Anyway, here is Jes's story!
Peach Cobbler Gone Meaty
If Credence Peaman had even the slightest bit of imagination, he would have stopped flat in his tracks, caught a taxi, and went straight to Lambert International to fly himself back home where he was safe and sound. But, as per usual in stories such as these, poor Cree had only one smidgen—a very tiny smidgen, at that—of imagination, and it was currently employed in the replay of Molina’s fine, fine hit during the game that afternoon, thus pretty much ensuring a twist of fate at which we readers can only shake our heads.
But yes, Cree’s imagination. What a beautiful hit, he thought to himself as a taxi drove past. Looking up and down the cobblestone street—you see, he rather liked that all of St. Louis’s downtown was cobblestone—he wondered which of the shmoozy looking lounges would have vegan-friendly meals. A thick dirt-colored Shetland eyed him nervously, dancing his forelegs and whinnying when Cree crossed in front of the sleek carriages in which tourists liked to take rides. But Cree paid no attention. Horse just doesn’t sound good tonight, but maybe I’m wrong, he thought to himself. Then he wondered why exactly he thought that … and warned himself that days reserved for baseball should not be used for philosophizing. Cree continued, as we say, along his merry way, whistling the tune of “Take Me Out to the Ball Game.”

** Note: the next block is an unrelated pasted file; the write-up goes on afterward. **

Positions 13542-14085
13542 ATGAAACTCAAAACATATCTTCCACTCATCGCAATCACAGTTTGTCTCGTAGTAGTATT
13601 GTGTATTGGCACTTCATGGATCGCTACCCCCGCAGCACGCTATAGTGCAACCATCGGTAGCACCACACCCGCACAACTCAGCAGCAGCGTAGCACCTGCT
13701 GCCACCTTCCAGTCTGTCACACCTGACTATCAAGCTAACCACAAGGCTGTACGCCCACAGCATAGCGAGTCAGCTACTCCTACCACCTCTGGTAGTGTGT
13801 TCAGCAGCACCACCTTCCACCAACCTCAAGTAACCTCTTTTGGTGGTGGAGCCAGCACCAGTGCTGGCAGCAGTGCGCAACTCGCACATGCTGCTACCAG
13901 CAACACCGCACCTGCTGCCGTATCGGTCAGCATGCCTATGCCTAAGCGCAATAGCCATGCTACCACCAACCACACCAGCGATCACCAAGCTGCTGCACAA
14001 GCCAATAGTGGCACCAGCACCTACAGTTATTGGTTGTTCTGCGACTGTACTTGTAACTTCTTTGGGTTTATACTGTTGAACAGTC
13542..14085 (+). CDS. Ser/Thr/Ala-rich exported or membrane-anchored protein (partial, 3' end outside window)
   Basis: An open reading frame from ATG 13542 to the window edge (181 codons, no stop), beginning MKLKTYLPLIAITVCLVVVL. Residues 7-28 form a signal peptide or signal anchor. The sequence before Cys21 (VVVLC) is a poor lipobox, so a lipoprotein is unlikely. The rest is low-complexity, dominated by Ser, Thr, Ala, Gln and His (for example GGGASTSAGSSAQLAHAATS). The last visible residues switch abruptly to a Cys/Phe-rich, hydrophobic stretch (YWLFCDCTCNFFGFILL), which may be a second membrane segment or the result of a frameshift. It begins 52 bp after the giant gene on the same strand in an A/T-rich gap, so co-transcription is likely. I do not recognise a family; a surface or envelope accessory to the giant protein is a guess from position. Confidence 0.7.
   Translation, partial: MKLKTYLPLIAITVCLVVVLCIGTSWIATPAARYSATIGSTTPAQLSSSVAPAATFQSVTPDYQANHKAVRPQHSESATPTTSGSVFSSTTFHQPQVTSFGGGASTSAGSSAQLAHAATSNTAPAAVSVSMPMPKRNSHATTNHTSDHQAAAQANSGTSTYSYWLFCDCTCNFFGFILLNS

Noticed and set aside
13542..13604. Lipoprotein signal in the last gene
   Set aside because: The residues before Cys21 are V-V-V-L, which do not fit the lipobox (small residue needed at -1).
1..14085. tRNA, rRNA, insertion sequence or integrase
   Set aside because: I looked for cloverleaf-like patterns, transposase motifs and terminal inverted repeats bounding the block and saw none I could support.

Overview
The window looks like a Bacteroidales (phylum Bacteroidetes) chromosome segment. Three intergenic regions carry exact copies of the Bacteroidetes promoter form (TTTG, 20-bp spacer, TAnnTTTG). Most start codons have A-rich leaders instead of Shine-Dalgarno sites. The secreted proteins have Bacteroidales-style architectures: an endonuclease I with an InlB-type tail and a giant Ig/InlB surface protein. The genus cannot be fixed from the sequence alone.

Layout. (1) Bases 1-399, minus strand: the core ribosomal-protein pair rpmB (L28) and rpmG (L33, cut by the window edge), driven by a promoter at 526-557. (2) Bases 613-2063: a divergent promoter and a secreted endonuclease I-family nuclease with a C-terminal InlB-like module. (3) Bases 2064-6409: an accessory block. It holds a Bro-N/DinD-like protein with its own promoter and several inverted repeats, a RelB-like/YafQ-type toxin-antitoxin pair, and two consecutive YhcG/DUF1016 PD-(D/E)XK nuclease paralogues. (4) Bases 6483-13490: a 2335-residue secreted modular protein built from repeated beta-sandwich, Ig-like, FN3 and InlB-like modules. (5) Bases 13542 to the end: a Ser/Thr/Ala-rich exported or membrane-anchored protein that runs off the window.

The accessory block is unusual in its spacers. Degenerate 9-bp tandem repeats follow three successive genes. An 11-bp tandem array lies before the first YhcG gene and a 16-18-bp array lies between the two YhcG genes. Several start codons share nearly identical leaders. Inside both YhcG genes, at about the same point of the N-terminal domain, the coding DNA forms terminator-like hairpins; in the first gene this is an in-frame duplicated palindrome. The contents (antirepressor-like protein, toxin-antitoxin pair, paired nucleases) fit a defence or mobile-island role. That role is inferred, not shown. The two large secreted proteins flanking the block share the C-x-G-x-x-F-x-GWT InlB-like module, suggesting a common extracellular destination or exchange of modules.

Soon, but not quite soon enough for Cree, he was seated before a nice meal of supposedly vegan-friendly rice and such, in a fairly small, hokey sort of bar with lots of garish neons and loud live music in the adjacent room. The music was loud almost to the point of being obnoxious —in fact, the late-afternoon, early-evening crowd seemed to him a great deal of loud, almost obnoxious types of people, though obviously loyal to their little local joint. This meal, however, was seriously lacking, and did not inspire any grand feelings of loyalty in Mr. Cree Peaman. He looked around for his waitress. Ahh, there she was, talking to the tiny old lady with the brown-gray hair cut in a bowl shape at the end of the booths by the doorway.
“But I swear it, I do, I tell you,” she was saying insistently, her hands laid square beside her untouched food as she spoke to the waitress, “me and my cats, you know, we’re all each other has, I tell you, and they just, well, I tell you, they just aren’t acting right. I tell you, they just aren’t acting right!” And the poor waitress nodded patiently, smacking some gum.
“Yes, Ms. Helen, I believe you. But how is your chicken? Does everything taste alright?”
“I’ll tell you a story; that’ll prove what I’m saying to you. I tell you, they just aren’t acting right. I think it’s moving to this new apartment next to the hotel; all sorts of people, you know, and animals, well, I tell you they just sense things. They just sense things.”
“Of course, Ms. Helen. You just let me know when you need something.” Cree raised his hand for the server, but Ms. Helen pulled her back before she could move too far away.
“I’ll tell you a story, I will,” the little old lady said again, pulling the girl down toward the table, as she was a very little, shrunken old woman who no doubt felt even more so when seated and trying to talk to a person of young and average height who was standing, “and I tell you, you’ll think twice about overlooking my old cats’ warnings. Time was, you lived by making note of what the animals did. I’ll tell you a story, I will. I’ll tell you a story; and, and—" the girl began to look exasperated between her gum chomps. “Ms. Helen—” but she was interrupted.